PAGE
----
This fall New Student Orientation will include a new mandatory training on campus sexual assault called “I Am Ready.” The program is the first of its kind to engage freshmen on the issue and inform them about on-campus resources for sexual assault and misconduct.
Over the last year, students and administrators worked to implement new programming and policies regarding sexual assault. This year freshmen were offered the opportunity to attend “What’s A Hoya?” workshops in which sexual assault statistics and resources served as a primary focus. Other on-campus measures included the addition of an alcohol amnesty clause into the Code of Student Conduct. The clause ensures that students’ alcohol use, if underage, will not be used against them if sexually assaulted.
Outgoing Deputy Chief of Staff in GUSA and member of the Sexual Assault Working Group Alyssa Peterson (COL ’14) conducted a campus-wide survey this semester as part of her thesis research. She found that only 30 percent of students, in a survey of over 200, attended on-campus programming on sexual assault.
“The data shows that there is a very low level of knowledge about the Code of Conduct, visiting the new website and mandatory reporting procedure,” Peterson said. “People do know where to access services, which is a really good sign because [Sexual Assault and Health Issues Coordinator] Jen Schweer is more than qualified to point them in the right direction.”
The “I Am Ready” program at NSO aims to create a culture on Georgetown’s campus that focuses on the needs of survivors. In doing so, trained students can become facilitators who will be able to speak on the issue and empower students not to be bystanders in a situation involving sexual assault. The program will include educational theater, facilitated discussions and an interactive activity called “Recognize” to help raise awareness of the issue.
“We hope that students feel engaged with the issue beyond the requisite online training — that they feel empowered to access resources, that they feel engaged in the prevention work that is being done surrounding this issue and that they can draw on Georgetown values to be active bystanders throughout their college careers,” Health Communications Specialist Meera Seshadri wrote in an email.
Some students believe the addition to NSO will help to prepare incoming freshmen for situations such as sexual assault with which they previously have had no encounters.
“I think it’s a good way for students to start at Georgetown — it’s definitely a different culture for kids, and the transition is where you want to teach them some things that could happen at college they might not expect,” Drew DiPrinzio (MSB ’17) said. “I know during my first weekend, during the first month for homecoming, it was a problem, sexual assault was an issue. I think if kids had been better informed they would have had an idea of what to do in that situation.”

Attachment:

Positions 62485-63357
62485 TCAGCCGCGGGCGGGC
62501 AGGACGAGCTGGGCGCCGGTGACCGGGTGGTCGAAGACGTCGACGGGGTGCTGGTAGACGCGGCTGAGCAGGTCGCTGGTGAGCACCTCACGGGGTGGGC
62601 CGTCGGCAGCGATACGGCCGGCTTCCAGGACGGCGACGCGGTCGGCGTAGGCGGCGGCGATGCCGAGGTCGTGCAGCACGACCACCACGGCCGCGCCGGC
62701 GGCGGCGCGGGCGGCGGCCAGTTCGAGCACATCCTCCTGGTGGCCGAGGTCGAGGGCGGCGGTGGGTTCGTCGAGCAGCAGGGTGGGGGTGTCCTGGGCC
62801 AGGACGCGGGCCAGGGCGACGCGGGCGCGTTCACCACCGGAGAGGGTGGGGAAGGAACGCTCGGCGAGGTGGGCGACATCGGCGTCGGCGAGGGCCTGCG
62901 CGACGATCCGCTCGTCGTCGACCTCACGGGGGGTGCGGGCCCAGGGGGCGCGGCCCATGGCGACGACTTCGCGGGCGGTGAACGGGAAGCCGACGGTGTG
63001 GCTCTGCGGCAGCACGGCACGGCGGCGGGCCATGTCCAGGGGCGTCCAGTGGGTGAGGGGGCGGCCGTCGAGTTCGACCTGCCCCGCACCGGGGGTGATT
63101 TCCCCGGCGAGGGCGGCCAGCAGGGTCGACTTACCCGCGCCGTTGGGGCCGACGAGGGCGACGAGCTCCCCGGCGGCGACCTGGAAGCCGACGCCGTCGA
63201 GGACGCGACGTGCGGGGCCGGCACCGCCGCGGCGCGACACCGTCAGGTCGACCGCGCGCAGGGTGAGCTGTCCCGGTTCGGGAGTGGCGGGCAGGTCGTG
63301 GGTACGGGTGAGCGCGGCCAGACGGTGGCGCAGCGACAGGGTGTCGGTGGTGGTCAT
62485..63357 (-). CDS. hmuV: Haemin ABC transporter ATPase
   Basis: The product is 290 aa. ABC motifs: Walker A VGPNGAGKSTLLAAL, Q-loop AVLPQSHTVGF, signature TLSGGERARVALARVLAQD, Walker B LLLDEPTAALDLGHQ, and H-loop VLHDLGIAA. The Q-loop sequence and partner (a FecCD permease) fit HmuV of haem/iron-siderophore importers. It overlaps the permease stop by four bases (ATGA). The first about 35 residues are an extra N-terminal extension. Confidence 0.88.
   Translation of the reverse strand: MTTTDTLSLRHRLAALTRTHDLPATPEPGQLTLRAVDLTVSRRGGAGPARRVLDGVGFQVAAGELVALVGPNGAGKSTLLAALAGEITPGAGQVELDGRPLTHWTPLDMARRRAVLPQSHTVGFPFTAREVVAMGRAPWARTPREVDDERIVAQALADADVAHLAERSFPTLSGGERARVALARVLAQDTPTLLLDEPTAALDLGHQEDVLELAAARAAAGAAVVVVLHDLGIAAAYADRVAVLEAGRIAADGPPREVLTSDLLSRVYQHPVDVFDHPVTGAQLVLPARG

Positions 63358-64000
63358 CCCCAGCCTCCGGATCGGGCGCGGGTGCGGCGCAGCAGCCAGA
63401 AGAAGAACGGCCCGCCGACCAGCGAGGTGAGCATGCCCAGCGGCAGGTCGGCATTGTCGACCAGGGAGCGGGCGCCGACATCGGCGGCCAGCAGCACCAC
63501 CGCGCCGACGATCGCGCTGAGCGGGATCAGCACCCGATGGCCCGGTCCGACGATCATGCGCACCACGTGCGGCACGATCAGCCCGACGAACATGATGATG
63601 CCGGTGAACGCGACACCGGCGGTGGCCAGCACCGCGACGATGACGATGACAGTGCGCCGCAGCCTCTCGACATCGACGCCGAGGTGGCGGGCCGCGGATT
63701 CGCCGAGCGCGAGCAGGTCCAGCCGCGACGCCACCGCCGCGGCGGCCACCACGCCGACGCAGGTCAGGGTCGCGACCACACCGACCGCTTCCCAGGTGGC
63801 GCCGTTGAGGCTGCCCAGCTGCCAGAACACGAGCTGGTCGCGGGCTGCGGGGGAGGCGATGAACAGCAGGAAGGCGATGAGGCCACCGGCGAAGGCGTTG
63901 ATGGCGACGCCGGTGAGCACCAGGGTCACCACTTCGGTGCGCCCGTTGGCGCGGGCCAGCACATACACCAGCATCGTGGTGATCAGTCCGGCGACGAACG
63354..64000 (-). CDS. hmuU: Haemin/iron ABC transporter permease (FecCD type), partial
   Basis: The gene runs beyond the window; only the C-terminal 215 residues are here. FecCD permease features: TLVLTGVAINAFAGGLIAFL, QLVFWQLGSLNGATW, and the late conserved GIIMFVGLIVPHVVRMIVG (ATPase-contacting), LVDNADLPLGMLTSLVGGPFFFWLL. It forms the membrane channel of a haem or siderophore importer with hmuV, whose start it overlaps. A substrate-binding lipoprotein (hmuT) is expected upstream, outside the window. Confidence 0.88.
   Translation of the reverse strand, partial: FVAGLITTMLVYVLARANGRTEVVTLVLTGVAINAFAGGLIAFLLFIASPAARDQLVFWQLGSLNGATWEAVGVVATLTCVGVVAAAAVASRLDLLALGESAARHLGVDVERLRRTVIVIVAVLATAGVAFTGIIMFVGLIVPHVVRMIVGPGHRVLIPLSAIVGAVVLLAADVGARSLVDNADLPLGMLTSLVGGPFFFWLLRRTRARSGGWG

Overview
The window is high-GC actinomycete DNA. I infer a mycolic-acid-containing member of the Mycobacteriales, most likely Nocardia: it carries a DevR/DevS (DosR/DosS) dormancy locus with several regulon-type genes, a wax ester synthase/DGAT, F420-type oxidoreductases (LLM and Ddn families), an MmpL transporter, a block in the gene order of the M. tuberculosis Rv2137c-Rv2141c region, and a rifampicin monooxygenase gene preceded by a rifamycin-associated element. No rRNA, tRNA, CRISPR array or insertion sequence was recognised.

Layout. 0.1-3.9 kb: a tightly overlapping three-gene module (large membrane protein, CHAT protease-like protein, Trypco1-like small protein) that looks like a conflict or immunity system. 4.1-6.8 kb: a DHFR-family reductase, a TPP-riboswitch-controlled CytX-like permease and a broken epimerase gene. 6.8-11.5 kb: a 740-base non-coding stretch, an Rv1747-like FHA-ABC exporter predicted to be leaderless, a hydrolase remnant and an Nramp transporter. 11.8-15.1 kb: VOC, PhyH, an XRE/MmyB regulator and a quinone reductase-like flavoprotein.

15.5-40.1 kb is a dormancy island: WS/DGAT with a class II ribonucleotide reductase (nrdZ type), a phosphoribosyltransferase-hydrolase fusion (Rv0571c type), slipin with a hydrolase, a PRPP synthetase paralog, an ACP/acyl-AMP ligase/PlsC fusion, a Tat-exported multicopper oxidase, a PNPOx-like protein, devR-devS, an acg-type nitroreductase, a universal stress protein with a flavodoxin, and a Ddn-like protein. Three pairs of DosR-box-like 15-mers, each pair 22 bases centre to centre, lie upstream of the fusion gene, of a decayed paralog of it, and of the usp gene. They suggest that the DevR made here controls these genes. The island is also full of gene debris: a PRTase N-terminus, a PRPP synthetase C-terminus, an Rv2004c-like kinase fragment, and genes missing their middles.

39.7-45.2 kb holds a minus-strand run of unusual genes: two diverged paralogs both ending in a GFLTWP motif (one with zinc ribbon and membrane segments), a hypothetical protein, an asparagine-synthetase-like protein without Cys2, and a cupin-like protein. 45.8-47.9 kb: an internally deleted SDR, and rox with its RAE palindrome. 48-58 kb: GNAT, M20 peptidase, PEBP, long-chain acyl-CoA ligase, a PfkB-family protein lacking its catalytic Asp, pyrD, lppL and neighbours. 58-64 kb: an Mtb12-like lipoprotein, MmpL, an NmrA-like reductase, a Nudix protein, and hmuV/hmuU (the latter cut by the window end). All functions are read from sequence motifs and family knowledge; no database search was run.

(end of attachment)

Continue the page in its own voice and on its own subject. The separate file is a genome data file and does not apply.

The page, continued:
Many students see the addition of the sexual assault awareness and education workshop as a necessity.
“I think it’s absolutely a necessary addition. I would say for me it’s less about whether I felt it was personally lacking and about more if you look generally at the situations that college freshmen are encountering,” Cody Reid-Dodick (COL ’17) said. “Whether people believe it’s an issue at Georgetown or not — even if there’s that question of whether it’s an issue — it’s something that should be educated on, and especially because it’s such a high-stakes issue and it’s something of such importance.”
However, the effectiveness of the program ultimately depends on student reception.
“I think it’s very hard to make something like this effective if you don’t have an absolute itinerary. Things like educational theater: I’m not completely sure if that is effective with me. It depends on the person, but I think highlighting how serious this can be in college and specific actions we can take is a way of making it effective, and it could be very effective,” DiPrinzio said.
The program’s focus on the needs of victims and the education of bystanders provides education on preventing and reporting sexual assault.
“I think that [the possible role of alcohol] places a supreme importance on bystanders, whether they’re intoxicated or not, but that becomes a huge source of protection for people to see a situation that maybe the victim would have no say in, but some bystanders could actually prevent it or at least play a role in reporting it and following up on it,” Reid-Dodick said.
While the university improved sexual assault programming on campus, Peterson believes there is more to be done to make sure the message of “I Am Ready” expands beyond its first iteration.
“Research has found that if you do bystander intervention in the fall and you don’t repeat it in the spring, then the effects go away,” Peterson said. “There needs to be where you engage all the freshmen. … There needs to be a way to touch base, practice skills, address the resources again just to solidify that information.”
Hoya Staff Writer Kit Clemente contributed reporting.